Cocktails, dinner, and silent and live auctions were part of the evening's agenda for the 300 attendees, run by event Chairman Tom Cox and his crew.

District Governor Joe Ludwig, who is a Maumee Rotarian, was proud to be there. The Maumee Rotary is small, with only 80 members, but it is mighty and that was apparent with the special bidding to donate to the National Rotary's End Polio Now campaign. There are still three countries that have polio cases, said Dr. Cox, and younger people don't know about the disease because it was eradicated long ago in the United States.

Then it was no problem to raise $25,000 just for the polio campaign, an amount that was matched by the service foundation and tripled by the Bill and Melinda Gates Foundation, to bring the total to $150,000 for the national polio campaign from Maumee Rotary.

The rest of the night's proceeds — about $50,000 — will support other Rotary projects, grants, and scholarships.

Leaders of the Maumee chapter were seen: Chris Trabbic, Maumee Rotary president; Greg Fish, Maumee Rotary Service Foundation chairman; Tim Kearney, Service Foundation treasurer, and district treasurer Robbin Syrek, who also is secretary-treasurer of Maumee Rotary.


"BE A HERO!: Ordinary People Doing Extraordinary Things" was the theme of the Rotary Club of Perrysburg's 30th annual charity auction Feb. 15 at the Hilton Garden Inn. Cocktails were served as Pattrick the Magician performed his tricks and guests shopped the silent auction via mobile bidding on cell phones.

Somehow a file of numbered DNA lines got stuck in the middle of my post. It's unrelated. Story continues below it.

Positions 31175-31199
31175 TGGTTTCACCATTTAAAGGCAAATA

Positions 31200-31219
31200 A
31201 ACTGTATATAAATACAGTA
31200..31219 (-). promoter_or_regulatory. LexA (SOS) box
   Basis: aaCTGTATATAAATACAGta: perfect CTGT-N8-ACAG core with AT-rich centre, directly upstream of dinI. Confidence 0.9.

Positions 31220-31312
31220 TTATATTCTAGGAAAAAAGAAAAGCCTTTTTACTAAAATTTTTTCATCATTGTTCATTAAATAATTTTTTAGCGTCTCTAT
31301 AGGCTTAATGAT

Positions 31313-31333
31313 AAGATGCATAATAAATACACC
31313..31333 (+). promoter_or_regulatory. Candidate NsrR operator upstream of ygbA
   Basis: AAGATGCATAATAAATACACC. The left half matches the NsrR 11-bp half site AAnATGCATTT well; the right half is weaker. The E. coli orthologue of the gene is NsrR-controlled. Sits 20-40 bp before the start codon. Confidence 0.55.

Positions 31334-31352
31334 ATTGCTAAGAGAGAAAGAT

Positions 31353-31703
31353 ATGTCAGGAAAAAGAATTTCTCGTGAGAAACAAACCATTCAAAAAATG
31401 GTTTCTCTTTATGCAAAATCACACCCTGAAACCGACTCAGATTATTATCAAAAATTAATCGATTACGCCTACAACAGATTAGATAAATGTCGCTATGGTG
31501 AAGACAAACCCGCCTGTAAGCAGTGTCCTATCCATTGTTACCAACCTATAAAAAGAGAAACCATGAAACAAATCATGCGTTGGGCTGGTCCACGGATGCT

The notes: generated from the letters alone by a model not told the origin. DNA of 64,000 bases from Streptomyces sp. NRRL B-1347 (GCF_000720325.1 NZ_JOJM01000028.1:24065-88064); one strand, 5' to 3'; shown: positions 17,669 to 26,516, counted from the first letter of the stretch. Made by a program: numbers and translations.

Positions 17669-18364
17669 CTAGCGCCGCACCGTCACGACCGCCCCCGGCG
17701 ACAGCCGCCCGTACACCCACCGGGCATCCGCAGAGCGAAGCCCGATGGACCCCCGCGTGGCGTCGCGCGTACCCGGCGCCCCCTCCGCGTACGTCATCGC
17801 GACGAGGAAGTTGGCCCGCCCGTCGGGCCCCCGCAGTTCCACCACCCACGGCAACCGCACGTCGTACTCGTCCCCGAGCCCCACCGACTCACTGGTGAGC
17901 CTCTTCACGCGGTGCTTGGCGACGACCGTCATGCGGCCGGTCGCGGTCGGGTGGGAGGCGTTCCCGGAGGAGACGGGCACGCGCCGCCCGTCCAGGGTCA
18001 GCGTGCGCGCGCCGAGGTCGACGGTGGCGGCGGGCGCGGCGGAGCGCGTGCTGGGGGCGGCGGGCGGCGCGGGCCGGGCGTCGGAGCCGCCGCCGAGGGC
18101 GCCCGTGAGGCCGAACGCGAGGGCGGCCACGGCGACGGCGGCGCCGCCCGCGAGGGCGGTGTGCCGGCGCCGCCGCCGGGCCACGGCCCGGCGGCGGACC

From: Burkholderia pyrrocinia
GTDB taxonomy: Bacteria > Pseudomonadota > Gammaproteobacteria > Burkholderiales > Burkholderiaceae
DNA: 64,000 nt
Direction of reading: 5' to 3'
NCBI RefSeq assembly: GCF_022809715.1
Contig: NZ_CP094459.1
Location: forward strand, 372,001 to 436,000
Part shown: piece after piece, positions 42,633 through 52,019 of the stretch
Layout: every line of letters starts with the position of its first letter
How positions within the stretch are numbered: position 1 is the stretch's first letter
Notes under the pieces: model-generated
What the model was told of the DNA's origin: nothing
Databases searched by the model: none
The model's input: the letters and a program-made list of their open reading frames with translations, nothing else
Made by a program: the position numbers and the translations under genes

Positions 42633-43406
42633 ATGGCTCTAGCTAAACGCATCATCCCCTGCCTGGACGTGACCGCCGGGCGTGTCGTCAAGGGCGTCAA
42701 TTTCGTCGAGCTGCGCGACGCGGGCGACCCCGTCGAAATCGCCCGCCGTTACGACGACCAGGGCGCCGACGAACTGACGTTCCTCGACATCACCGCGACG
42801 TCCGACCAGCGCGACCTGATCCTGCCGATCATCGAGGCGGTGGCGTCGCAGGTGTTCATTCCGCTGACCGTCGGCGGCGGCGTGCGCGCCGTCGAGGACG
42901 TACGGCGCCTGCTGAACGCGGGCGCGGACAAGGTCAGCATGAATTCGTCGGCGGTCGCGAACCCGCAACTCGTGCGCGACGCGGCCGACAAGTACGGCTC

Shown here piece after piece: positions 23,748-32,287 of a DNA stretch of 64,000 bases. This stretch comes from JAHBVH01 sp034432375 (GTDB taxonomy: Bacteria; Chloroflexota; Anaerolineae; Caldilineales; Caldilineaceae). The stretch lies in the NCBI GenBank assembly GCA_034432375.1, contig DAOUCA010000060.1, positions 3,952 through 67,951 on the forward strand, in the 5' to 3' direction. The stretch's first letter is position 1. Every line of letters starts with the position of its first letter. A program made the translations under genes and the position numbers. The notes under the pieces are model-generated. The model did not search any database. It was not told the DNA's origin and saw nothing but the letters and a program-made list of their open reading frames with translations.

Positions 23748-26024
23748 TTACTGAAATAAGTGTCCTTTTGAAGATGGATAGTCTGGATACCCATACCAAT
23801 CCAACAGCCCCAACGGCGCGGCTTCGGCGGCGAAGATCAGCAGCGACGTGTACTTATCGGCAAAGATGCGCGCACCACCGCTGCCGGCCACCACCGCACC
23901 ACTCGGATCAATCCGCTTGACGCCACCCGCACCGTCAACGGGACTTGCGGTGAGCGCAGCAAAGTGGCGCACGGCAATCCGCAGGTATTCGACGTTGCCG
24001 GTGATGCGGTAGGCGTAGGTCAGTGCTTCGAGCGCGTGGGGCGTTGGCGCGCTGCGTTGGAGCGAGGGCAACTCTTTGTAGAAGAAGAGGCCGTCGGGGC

After dinner, Dave Santia speed-painted to music, creating paintings of Iwo Jima and of Marilyn Monroe, which were auctioned off. The live auction with Jerry Anderson of WTOL-TV, Channel 11, included entertainment, sports, and vacation packages.

The approximately $80,000 net proceeds benefit the Team Red, White, and Blue for veterans' physical and social activities; Cocoon Shelter for battered women in Wood Country and the surrounding areas; and the Way Public Library reading room.

Event chairmen were Wayne Koskinen, Hallie Nagel, and Jeri Wendt, assisted by a committee of nearly 30 volunteers including Joanie Asendorf, Ken Robinson, Cindy Russeau, Rick Gilts, Janel Haas, and Alison Frye.

Among the 315 attendees were Perrysburg Rotary President Rob Fox, Foundation Chairman Jack Sculfort, Bob and Linda Domini and nephew, Matthew Drake, Penny and Emil Marks, Sally Welch, Doug and Jan Martin, Patty and Ray Benjamin, Marge Gallagher, Deb and Les Buker, Dave and Cary Wise, Pat and Andrea Gibbons, Paul and Julie Croy, Paf and Andrea Gibbons, Laurie and Jeff Huskisson, Carole and Jim Nooney, and Don and Ann Lieder, who were celebrating their 59th wedding anniversary.


THE TOLEDO Area Humane Society's 2014 Fur Ball was Feb. 2 at the Pinnacle with nearly 200 attendees. The evening, celebrating the shelter's 130 years, started with cocktails, hors d'oeuvres, and a silent auction of items from entertainment to art and pampering.

Emcees Tony Geftos and Christina Williams of WTVG-TV, Channel 13, welcomed everyone. A station dining dinner was followed by a live auction run by Pamela Rose. There were vacations, sports packages, jewelry, and more, and some folks bid just to donate.

The estimated net is about $30,000. Kim Kearns was honorary chairman and Alyce Juby was event chairman.